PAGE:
Disease is bad, profiting from it is bad; yet investing in disease remains a moral grey area.
We live in a world of for-profit pharmaceutical research, where each new drug takes US$1 billion to develop and only 1 in 10 even makes its way to stores. It’s a terrible system, and an outrageously expensive process; but it wouldn’t be able to continue without investment.
Investing in these companies can seem unethical because you’re relying on both a disease outbreak and the extortion of billions of dollars in exchange for human life. However, in an increasingly overpopulated, overcrowded, over-polluted world, investing in pharmaceutical research isn’t just profitable, it’s the right thing to do.
In defence of disease research
Disease is inevitable. In the past ten years the world has seen 42 epidemics, and investing in disease research is the only way to cut that number. In fact, investing in disease research does more than just help speed cures to epidemics – your money can have positive effects that go far beyond those you invested in.
- Accidental cures: drugs don’t always do what they’re supposed to, but that doesn’t make them failures. Antibiotics and Viagra were both found whilst researching unrelated diseases, and even now rumours abound regarding accidental cures for cancer.
- Technological advances: creation of new drugs goes hand-in-hand with the creation of new drug delivery mechanisms or diagnostic tools. X-ray machines were as much an accidental project as the microwave, and very soon you could inhale your insulin.
- Knowledge bases: every failed drug or botched bit of research counts for something, as the data gained from it is added to an ever-growing, ever-helpful knowledge base. Just look at how long and how well we’re living now compared to a hundred years ago – all thanks to investment in biomedical research.
Is disease research an ethical investment?
The short answer is; yes.
The long answer it that it’s certainly not unethical. Investment is only unethical when it does more harm than good – and disease research actually does much more good than harm. You’re not making the disease, only predicting its occurrence and – vitally – taking action against it.
You are not investing in “disease,” you’re investing in a response to it. If you were to hear of an Ebola outbreak near you and invest in fencing supplies, predicting the creation of a leper-like divide between ill and healthy, that would be an unethical investment in disease.
Is it right to make a financial gain from disease?
This is where investment in disease research becomes a grey area. When profits are on a communal or mass scale, it’s easy to say whether they’re good or bad – a pharmaceutical company making billions from the dead and dying is unethical, yes. You, however, are an individual, and it’s what you do with the returns on your investment that will make you a truly ethical investor.
Will you re-invest into more cures? Into clean water technology? Will you donate to UNICEF or WHO to help bring the cure you invested in to areas that need it most? If you don’t even consider answering these questions with a “yes,” then it may be difficult to call this an ethical investment.
At the very least, there’s one question you should ask yourself and the company before investing in disease research: how accessible is this drug or equipment going to be?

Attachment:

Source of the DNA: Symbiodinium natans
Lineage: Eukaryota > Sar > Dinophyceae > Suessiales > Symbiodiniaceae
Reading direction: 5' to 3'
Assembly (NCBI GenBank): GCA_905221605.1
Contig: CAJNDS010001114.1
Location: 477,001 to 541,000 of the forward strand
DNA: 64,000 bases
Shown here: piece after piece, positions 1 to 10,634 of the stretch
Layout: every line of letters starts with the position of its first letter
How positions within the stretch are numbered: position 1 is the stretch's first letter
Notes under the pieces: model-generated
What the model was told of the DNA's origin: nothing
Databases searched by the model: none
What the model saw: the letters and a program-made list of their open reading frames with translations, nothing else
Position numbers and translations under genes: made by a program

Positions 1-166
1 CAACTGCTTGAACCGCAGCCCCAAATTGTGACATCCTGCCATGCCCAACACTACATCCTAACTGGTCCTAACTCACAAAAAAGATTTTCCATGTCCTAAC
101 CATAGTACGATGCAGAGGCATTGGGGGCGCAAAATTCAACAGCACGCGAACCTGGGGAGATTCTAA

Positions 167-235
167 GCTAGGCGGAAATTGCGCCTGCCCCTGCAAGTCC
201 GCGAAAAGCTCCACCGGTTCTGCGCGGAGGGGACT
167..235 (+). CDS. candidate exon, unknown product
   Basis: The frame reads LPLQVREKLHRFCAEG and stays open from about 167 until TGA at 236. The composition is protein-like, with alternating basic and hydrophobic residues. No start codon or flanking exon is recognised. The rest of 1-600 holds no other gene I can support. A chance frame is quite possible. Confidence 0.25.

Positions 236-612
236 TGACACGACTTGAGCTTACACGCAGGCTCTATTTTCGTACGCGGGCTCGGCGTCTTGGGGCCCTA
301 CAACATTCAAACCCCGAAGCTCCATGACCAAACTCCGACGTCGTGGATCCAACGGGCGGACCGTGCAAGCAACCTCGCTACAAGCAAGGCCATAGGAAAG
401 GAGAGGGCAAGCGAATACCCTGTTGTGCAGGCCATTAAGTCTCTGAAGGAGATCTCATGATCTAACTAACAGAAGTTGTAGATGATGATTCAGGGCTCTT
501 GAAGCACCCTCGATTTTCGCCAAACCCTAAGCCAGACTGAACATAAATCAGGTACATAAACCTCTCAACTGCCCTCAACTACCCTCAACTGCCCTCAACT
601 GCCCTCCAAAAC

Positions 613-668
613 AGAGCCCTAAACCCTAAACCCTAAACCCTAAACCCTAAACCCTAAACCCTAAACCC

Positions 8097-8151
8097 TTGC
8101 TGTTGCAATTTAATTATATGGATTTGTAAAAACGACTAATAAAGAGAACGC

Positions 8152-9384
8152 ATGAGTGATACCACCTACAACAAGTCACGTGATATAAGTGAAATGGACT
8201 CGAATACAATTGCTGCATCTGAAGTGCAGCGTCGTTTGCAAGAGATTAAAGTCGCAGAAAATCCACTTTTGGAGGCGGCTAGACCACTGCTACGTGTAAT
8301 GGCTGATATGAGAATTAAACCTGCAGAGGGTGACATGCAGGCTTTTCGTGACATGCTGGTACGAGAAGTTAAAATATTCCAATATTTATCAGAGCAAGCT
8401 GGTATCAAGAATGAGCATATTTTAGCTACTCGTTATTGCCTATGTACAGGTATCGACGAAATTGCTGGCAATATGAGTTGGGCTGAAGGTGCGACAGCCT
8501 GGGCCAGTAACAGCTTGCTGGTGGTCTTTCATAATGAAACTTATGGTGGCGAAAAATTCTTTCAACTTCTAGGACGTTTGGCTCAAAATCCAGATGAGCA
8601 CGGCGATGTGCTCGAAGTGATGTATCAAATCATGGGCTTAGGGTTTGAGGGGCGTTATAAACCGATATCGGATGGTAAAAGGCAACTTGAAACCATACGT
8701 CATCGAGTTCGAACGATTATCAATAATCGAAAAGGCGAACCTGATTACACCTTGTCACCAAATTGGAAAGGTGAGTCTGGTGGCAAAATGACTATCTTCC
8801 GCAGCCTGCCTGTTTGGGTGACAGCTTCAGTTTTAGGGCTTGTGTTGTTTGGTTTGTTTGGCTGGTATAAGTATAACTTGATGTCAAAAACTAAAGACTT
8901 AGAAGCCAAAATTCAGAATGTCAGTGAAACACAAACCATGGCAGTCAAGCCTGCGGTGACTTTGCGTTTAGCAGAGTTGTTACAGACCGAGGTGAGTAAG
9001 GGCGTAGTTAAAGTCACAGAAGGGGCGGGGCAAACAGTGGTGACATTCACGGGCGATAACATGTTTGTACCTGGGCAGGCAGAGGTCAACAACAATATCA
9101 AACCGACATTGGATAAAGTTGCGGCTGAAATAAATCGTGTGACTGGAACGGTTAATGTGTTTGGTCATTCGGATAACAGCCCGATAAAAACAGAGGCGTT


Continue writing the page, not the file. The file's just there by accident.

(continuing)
WHO has said that fighting Ebola cost them around US$490 million in 2014, because not only are the drugs and protective gear expensive, but the very testing kits they use to determine the presence of disease cost US$244 per person. Advocating for faster transport routes and a lower cost for NGOs should be a trait you look for in an ethical disease investment.
How to invest in disease
Using stock portfolios that screen out unethical companies, like those Expert Ethical has, is one way to ensure that the pharmaceutical research you invest in is as ethical as possible.
Remember that it’s not just contagious epidemics like Swine Flu and SARS that could use investment. Neurodegenerative diseases require much more research, but its pay off could range from curing tragic diseases like Alzheimer’s to helping creating the world’s first full brain map, which could revolutionise the diagnosis and treatment of every brain-related disease.
You can also invest in NGOs fighting disease on the ground, such as Doctors Without Borders and WHO. Investing in NGOs or local pharmaceutical outlets minimises the risk of corruption in your investment; many global corporations will cut corners when it comes to drug distribution in the developing world.
Be Jonas Salk
In the past few years, pharmaceutical corporations have dropped in trustworthiness and are now considered similar to real sin stocks like tobacco and alcohol. This is, in part, due to their glam, multinational conglomerate appearance; Big Pharma is just a little too much like Big Business. This isn’t an inaccurate portrayal, but investing in disease can mean you have the chance to invest in smaller, more ethical pharmaceutical corporations. Remember that the investors and stakeholders have the power, and you can use yours for good.
The story of Martin Shkreli is one that I’m sure you’ll have heard: hailed as “the most hated man in America,” he abused his power as head of a pharmaceutical company to hike the price of a drug commonly used by AIDS patients by 5000%. – to US$750 per pill.
For every Martin Shkreli, though, there’s a Jonas Salk, who refused to patent the polio vaccine so that everyone could get it for free. Thanks to him, Polio now only exists in three countries. Pharmaceutical researchers like him still exist, and they’ll use every bit of their research – even accidents like penicillin – wasting none of the precious money and resources you invest in them because at the end of the day, pharmaceutical research is a force for good.
So go ahead, ask us and find out if there’s a cure you want to invest in.